How do you lose a plane in 2014?

in security on (#3FS)
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This is almost incomprehensible: Despite all of the awesome technology that mankind has developed, it's still possible for a Boeing 777-200 with 239 people on board to vanish. It's mind blowing that all we have to go on is the plane's "radar signature" and even then, that last radar reading was so poor that the search area is thousands of square miles of open water. Surely, given the fact that we can track a smartphone anywhere on Earth down to a few meters, there's a better way of keeping track of missing aircraft?
With recent wifi enabled aircraft and scads of modern incoming and outgoing signals, surely they cannot claim that some of the more legacy technology is to blame -- especially in the newest plane on the market? An EPIRB is pretty much mandatory for sea-faring craft and will signal the nearest SAR: why isn't there an equivalent on aircraft?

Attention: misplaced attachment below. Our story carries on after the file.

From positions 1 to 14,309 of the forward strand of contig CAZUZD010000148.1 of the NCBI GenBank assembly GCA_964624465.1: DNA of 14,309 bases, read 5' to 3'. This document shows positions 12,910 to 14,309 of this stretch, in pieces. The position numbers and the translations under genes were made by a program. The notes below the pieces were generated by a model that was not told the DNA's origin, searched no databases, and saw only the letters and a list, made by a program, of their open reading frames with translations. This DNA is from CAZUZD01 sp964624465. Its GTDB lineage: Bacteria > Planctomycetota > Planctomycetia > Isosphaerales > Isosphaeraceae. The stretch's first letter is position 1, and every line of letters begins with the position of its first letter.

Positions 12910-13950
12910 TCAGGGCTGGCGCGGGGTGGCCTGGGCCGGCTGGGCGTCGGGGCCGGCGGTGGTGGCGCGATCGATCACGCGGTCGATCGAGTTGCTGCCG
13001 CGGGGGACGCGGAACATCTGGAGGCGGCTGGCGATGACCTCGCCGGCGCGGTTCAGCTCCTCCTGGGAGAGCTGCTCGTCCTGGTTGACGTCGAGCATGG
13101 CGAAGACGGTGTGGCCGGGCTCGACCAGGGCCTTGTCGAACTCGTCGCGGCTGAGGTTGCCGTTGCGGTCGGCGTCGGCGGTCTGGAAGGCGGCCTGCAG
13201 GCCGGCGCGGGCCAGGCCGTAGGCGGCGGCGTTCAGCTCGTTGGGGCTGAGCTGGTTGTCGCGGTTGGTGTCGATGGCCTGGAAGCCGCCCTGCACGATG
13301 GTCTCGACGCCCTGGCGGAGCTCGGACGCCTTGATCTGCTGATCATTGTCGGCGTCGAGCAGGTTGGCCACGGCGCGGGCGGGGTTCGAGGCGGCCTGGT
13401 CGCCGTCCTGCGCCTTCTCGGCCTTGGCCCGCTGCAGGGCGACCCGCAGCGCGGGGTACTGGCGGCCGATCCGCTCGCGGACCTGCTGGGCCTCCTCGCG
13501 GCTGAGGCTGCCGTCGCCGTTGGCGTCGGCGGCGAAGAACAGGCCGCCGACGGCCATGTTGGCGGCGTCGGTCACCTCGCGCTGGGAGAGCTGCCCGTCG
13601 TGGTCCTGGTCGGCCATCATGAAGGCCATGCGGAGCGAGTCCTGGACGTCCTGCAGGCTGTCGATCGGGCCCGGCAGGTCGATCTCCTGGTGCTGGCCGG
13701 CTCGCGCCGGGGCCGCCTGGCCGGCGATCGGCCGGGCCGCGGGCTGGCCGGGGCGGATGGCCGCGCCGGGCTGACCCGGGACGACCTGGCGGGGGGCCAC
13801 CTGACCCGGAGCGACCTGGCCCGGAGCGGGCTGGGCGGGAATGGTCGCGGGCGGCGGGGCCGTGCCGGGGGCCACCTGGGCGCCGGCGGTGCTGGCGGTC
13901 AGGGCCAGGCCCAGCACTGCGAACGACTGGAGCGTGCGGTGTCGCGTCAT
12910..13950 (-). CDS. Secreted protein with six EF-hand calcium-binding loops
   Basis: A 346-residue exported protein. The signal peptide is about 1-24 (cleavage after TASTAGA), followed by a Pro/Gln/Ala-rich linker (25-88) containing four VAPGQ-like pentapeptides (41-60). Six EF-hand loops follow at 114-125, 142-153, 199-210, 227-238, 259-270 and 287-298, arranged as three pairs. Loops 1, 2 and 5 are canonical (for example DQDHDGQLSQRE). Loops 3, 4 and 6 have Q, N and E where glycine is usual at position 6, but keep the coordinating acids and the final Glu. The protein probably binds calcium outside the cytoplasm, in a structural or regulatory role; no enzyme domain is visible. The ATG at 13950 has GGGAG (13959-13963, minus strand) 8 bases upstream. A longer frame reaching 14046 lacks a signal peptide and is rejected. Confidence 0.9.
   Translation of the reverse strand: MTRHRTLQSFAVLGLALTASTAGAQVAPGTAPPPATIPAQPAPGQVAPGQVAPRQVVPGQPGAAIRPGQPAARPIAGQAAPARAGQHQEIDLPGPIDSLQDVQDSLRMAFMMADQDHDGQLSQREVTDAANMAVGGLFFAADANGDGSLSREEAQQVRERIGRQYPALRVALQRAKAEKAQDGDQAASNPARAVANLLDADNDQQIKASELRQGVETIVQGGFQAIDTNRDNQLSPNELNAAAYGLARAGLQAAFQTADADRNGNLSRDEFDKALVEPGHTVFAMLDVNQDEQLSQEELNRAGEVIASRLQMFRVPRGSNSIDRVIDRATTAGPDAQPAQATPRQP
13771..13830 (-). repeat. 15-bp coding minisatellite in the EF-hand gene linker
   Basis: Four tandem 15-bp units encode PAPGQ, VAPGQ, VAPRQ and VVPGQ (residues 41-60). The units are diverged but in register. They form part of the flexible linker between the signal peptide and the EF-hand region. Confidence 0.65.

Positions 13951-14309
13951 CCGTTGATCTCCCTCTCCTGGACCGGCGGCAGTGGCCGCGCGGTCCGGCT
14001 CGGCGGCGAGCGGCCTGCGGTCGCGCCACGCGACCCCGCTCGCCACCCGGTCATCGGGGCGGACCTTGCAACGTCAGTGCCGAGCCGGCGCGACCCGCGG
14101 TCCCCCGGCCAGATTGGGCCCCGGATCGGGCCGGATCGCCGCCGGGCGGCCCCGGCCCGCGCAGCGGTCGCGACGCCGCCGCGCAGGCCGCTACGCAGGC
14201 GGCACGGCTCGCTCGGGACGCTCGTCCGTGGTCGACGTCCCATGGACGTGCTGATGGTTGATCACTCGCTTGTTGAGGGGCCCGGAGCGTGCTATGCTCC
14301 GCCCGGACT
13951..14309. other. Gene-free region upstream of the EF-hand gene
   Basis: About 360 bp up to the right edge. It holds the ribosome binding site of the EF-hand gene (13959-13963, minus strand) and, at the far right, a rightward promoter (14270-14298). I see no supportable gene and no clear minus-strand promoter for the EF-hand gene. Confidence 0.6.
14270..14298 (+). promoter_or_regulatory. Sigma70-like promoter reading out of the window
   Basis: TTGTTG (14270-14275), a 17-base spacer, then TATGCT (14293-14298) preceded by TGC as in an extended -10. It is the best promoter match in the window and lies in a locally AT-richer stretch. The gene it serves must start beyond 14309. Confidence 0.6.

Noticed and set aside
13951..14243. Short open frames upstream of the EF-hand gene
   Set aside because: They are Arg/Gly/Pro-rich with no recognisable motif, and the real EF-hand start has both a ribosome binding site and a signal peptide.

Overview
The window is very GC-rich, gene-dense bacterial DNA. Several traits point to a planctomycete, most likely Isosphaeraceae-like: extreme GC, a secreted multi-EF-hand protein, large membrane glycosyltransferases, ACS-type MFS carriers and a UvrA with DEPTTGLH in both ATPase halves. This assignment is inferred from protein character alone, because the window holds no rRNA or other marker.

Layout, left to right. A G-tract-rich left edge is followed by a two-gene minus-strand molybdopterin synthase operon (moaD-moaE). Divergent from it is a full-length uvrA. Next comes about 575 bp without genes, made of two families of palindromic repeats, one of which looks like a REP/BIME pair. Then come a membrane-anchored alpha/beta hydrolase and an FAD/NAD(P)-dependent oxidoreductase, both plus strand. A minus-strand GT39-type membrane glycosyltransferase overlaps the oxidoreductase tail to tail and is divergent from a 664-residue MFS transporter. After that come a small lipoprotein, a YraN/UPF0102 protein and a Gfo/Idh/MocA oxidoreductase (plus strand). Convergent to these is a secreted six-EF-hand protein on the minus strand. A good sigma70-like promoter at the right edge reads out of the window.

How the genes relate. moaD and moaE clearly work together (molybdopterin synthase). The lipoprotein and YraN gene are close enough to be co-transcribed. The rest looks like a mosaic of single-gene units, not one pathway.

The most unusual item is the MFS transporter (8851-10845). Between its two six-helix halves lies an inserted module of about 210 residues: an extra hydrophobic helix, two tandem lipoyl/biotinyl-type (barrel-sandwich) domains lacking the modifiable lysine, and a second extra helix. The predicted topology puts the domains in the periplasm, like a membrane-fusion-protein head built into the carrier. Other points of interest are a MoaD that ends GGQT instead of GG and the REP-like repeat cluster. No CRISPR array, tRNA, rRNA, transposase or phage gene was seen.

Unusual event (Score: 2)

by on 2014-03-14 14:05 (#JD)

There are plenty of systems and complete (even slightly overlapping) coverage in the area the signal was lost, that's why it's an actual mystery. A birdie asked for seismic information and some Chinese had a positive answer but it doesn't seem to be widely used as news yet, possibly too embarrassing or maybe someone got cold feet after all the duds. If that's where it is then we're still unlikely to learn what actually caused it.
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Forty six, 43, sixty four, ninety nine or seventy: which of these is the largest?